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Report: Many states not meeting IDEA requirements

| Jul 22, 2020 | Special Education Law |

Each year, states must report to the U.S. Department of Education regarding their progress in providing special education services. This allows the Department of Education to evaluate how well states comply with and implement the elements of the Individuals with Disabilities Education Act (IDEA).

The 2020 report determined that several states failed to meet the standards IDEA establishes.

Annual report finds more than half of states need assistance under IDEA

According to the recent report from the Department of Education:

  • Only 21 states meet the requirements of IDEA;
  • 27 states and Washington D.C. need assistance to meet the requirements; and
  • Two states need intervention.

While no state received a score of “needs substantial intervention,” the findings indicate that many states are falling short when it comes to special education services.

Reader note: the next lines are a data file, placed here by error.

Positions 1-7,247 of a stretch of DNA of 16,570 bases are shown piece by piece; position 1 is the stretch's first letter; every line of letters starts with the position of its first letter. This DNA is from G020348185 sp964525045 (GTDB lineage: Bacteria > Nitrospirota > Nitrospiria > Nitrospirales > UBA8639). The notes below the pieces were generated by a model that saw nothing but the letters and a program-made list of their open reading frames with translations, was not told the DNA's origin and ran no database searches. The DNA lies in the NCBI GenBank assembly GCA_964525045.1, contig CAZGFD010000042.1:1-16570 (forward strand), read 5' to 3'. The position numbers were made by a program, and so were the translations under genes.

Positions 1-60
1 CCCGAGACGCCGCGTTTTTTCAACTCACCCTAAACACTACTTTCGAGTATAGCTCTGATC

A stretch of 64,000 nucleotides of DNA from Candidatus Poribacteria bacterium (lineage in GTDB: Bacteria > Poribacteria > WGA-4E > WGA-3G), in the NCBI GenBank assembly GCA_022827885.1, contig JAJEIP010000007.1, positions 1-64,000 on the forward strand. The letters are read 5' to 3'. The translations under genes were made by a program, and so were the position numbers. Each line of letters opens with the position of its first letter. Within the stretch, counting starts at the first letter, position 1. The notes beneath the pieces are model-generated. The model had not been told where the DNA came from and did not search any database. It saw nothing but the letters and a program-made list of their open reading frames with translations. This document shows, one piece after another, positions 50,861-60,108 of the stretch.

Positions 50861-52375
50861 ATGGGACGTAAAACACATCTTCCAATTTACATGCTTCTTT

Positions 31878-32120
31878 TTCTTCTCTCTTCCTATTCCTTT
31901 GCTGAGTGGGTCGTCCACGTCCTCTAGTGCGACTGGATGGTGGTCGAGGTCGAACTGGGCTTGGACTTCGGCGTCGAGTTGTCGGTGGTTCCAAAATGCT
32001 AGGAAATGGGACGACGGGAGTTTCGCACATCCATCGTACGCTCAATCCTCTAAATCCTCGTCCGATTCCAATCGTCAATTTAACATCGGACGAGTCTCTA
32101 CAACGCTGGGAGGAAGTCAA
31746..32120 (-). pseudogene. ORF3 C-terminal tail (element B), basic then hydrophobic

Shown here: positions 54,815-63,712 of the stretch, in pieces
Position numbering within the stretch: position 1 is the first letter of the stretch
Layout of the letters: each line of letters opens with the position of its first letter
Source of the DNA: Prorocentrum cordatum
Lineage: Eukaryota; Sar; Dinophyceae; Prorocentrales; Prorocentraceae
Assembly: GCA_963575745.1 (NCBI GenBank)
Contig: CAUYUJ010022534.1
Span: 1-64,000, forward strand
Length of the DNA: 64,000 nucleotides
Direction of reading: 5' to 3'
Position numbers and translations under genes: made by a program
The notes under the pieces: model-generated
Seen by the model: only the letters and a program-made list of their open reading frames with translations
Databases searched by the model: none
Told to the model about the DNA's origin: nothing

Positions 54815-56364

What does this mean?

The findings of this report mean that 27 states – including California – are not doing everything they should under IDEA, and they require assistance to do so. This could mean that public schools require assistance in fulfilling their responsibilities and upholding the six pillars of IDEA, which include:

  1. Ensuring students receive a free and appropriate education;
  2. Providing proper evaluation of students with disabilities;
  3. Establishing Individualized Education Programs (IEPs);
  4. Providing the least restrictive environment for children to learn;
  5. Protecting parents’ rights to participate in the IEP and the placement of their children; and
  6. Establishing IDEA’s safeguards to protect students’ and parents’ rights.

The Department of Education has yet to release the individual findings for each state, but California’s rating under the annual report means the state will need assistance in upholding one or more of these responsibilities.

Should California parents be worried?

Parents of students with disabilities might be concerned about the findings of this report. However, there is not necessarily reason to worry.

The annual evaluation is a good thing. And the point of the evaluation is to ensure public schools get the assistance they need to meet the requirements of IDEA – and therefore students’ needs. As long as parents understand their rights, their child’s rights and how to protect them, then they can take steps to ensure their child receives the education they need – regardless of the annual report.